Getty Images says it has started legal proceedings against AI artwork generator Stable Diffusion.
The lawsuit was filed this week in the UK in London’s High Court and alleges “Stability AI unlawfully copied and processed millions of images protected by copyright.” Getty Images says it believes artificial intelligence has the potential to help stimulate creative endeavors. “Accordingly, Getty Images provided licenses to leading technology innovators for purposes related to training artificial intelligence systems in a manner that respects personal and intellectual property rights.”
“Stability AI did not seek any such license from Getty Images and instead, we believe, chose to ignore viable licensing options and long-standing legal protections in pursuit of their stand-alone commercial interests,” the statement from Getty Images concludes.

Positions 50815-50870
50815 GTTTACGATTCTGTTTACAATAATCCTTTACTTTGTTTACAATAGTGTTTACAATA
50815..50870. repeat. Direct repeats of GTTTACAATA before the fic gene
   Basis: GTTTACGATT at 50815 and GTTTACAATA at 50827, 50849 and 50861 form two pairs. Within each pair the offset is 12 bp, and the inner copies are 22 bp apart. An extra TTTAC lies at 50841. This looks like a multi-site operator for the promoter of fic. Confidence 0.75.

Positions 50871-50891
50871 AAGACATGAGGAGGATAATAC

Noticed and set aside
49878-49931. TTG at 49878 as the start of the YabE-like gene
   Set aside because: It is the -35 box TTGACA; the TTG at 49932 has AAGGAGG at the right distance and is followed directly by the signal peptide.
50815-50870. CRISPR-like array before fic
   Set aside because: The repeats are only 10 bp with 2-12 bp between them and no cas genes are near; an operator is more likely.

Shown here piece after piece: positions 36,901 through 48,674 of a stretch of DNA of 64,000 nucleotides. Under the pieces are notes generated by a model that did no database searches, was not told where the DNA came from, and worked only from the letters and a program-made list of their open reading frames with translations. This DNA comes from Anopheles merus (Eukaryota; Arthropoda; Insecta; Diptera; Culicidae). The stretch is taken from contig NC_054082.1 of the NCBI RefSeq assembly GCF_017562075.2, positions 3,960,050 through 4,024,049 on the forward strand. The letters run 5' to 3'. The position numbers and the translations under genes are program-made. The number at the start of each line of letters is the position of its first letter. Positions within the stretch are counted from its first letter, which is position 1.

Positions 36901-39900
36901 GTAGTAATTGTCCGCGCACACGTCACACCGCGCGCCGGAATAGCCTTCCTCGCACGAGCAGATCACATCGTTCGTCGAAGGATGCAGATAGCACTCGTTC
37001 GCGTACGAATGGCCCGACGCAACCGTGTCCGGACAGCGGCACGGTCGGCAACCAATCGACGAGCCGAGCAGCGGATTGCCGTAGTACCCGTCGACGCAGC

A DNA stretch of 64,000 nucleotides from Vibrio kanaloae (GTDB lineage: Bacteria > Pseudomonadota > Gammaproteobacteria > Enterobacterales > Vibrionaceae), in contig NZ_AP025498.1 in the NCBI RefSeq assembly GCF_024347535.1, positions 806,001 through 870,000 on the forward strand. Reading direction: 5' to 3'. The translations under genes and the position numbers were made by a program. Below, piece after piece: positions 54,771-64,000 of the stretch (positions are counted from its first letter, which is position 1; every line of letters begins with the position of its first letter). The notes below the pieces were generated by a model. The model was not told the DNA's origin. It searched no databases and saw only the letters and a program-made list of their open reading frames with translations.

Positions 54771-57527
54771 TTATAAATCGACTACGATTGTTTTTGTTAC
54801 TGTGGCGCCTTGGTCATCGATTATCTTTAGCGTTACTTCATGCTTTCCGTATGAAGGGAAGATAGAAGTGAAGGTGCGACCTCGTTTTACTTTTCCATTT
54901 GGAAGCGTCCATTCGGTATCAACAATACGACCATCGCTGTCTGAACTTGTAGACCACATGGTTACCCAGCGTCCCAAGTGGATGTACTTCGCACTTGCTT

AI artwork generated by tools like Stable Diffusion do create original pieces of art. Humans give the AI ‘prompts’ that are nothing more than a collection of words. Here’s a quick example of how it works.
An example of an AI art prompt may be something like, “A Gothic castle perched on a hill with a thunderstorm and lighting in the sky as mermaids dance in the foreground.” For the AI to create that prompt, it must have been seeded thousands of images of castles, thunderstorms, hills, mermaids, and people dancing to even understand the image it has been tasked with creating.
Companies collect and collate images and labels themselves in order to train their AI. There are massive datasets with millions of entries to help the AI know exactly what a ‘mermaid’ is understood to be by a human. Sometimes these companies turn to dataset organizations like LAION, which distributes the data it collects freely. “LAION datasets are simply indexes to the internet,” its FAQ reads.
Stability AI is open that it uses LAION-generated datasets as seed material. Other AI tools are more ambiguous as to the source of their millions of seed images. Stability AI says it plans to allow artists to ‘opt-out’ of appearing in its image training software–but shouldn’t this kind of thing be opt-in for creatives?